In the current climate, one half expects to one day see Santa Claus come out of a re-education camp gaunt, clean shaven, fully repentant and vowing never to pick up his sooty clay cutty. But thankfully Christmas still offers free range and a delightful annual tradition to that endangered species known as the pipe smoker.
Pipe smoking and Christmas have long been interwined. Santa smokes a clay pipe, while Frosty sports a corncob. And each year television sets across the nation flicker with the image of Bing Crosby, one of the patron saints of pipe smoking, tapping the bells on a Christmas tree with his pipe stem while crooning “White Christmas.”
Pipe smokers tend to be thoughtful types sensitive to occasion, and smoking on Christmas is more pleasant than any other day of the year. Often you get the added pleasure of smoking a new pipe (though actually pipes require breaking in, so it’s kind of like getting new shoes). Pipes have made convenient Christmas gifts for dads for decades, as shown in this December, 1952 New Yorker cover:
Many manufacturers offer special-edition Christmas pipes, such as Petersen of Dublin:
In England, Dunhill offers its Christmas pipes in book-style gift boxes that are priced in the thousands. Each pipe has a theme taken from Christmas lore, and features elegant silverwork and a silver tamper expressing each year’s character. This one is Scrooge:
Along with pipes as gifts are tins of tobacco. Many a father of yore received a large tin of Edgeworth, which has been brought back this Christmas under the name Lane Limited Ready Rub.
And for many years now McClelland has produced an annual blend called Christmas Cheer. In my cellar I have Christmas Cheer blends going back to 1992. To borrow the parlance of the wine trade, I could do a vertical tasting of Christmas Cheer at the drop of Frosty’s top hat.
Although pipe smokers may seem scarce, there is a veritable renaissance of tobacco blending going on, and today there is a whole slew of so-called Christmas blends. I say “bah humbug,” as most of them fall in the aromatic category, which means they’ve been sweetened. I will not be smoking any Sugar Plum fairies, thank you very much.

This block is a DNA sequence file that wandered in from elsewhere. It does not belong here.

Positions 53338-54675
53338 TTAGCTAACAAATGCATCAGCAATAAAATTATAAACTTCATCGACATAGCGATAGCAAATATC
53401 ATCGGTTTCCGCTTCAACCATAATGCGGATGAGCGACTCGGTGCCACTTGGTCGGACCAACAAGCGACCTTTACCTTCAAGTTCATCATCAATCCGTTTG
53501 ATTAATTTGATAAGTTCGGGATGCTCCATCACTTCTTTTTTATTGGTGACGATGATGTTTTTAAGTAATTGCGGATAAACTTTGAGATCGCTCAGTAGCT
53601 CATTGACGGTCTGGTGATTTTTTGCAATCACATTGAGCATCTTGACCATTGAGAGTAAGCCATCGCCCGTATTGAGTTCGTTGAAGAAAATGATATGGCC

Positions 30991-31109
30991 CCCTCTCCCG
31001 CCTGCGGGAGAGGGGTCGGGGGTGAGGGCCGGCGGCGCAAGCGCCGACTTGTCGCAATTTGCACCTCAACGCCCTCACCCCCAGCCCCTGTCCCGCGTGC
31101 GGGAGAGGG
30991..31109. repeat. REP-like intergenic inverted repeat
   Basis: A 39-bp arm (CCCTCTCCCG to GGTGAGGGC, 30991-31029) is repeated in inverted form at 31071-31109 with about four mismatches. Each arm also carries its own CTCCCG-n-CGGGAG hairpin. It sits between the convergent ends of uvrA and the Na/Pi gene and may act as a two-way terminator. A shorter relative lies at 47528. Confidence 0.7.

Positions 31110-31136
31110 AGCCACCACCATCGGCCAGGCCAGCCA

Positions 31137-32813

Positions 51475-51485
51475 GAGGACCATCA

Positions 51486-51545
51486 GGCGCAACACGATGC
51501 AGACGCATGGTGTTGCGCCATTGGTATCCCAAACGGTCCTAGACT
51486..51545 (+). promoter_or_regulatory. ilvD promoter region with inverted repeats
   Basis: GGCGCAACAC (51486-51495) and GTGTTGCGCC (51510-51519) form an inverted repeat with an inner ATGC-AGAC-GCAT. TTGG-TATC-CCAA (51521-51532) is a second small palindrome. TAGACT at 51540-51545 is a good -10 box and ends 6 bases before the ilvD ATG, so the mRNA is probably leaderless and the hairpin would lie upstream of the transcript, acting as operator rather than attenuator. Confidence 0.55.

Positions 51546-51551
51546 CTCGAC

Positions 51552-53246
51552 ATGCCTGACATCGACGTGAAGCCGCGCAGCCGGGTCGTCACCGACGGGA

This year saw the brief reappearance of the celebrated Balkan Sobraine mixture, but what got me even more giddy this Christmas are my new tins by John Cotton. With apologies to Dickens, who are the founders of this year’s tobacco feast? Three principals of The Standard Tobacco Company of Pennsylvania, a master tobacco blender, and the power of crowdsourcing.
The Standard Tobacco Company is a cheeky homage to John D. Rockefeller’s company. Its spokesman is veteran photographer Dan Z. Johnson, a pre-boom cigar aficionado who three years ago took up the pipe with its comforting aroma of domestic life he knew as a child. He threw himself into his new hobby and became an active participant in the Pipes magazine forum, where he met Simon Thurlow, who would become the second principal in The Standard Tobacco Company.
It was on Thurlow’s high-rise patio on the Upper East Side of Manhattan that he secured Johnson’s commitment to help Thurlow in his quixotic quest to bring back lost tobacco blends. It was a mania, in fact, that lead eventually to the cloak-and-dagger extreme of sending an old sample of the pugnacious plug War Horse to Israel to a Mossad-linked laboratory for a full forensic analysis.
Thurlow then brought aboard the third principal of the company, trademark attorney Roger L. Fidler. But owning names and even knowing everything scientifically about a tobacco blend is worthless without the alchemy of a master tobacco blender. Russ Ouellette, a blender with 30 years of experience and father of the popular Home & Hearth series of tobacco blends, stepped up to the challenge. Ouellette had firsthand experience smoking these blends in the ’70s, but what was invaluable was the number of inveterate smokers and tobacco hoarders who broke into their cellars to produce samples of the blends.
Reintroducing a classic blend is not without risks. One is bound to encounter dueling curmudgeons one insisting that it nothing like what he remembers, while another will insists it is a dead on match. A peacemaking, Solomon-like figure will suggest it can stand on its own. At the end of the day, they will all be right because pipe smoking is an inherently a personal waltz.
My Christmas pipe is solitary, it straddles Christmas Eve and Christmas Day — I suppose you could call it my midnight mass. It is then I can reflect and embrace the manic nature of the holiday, a time that carries the sense of urgent demands, yet is so frequently invaded by memory. A disassociated time when our past seems never more alive, and yet the pang of loss never more acute. If there was ever a time for solace of a pipe, it is in the yuletide. — CHRISTOPHER SHARP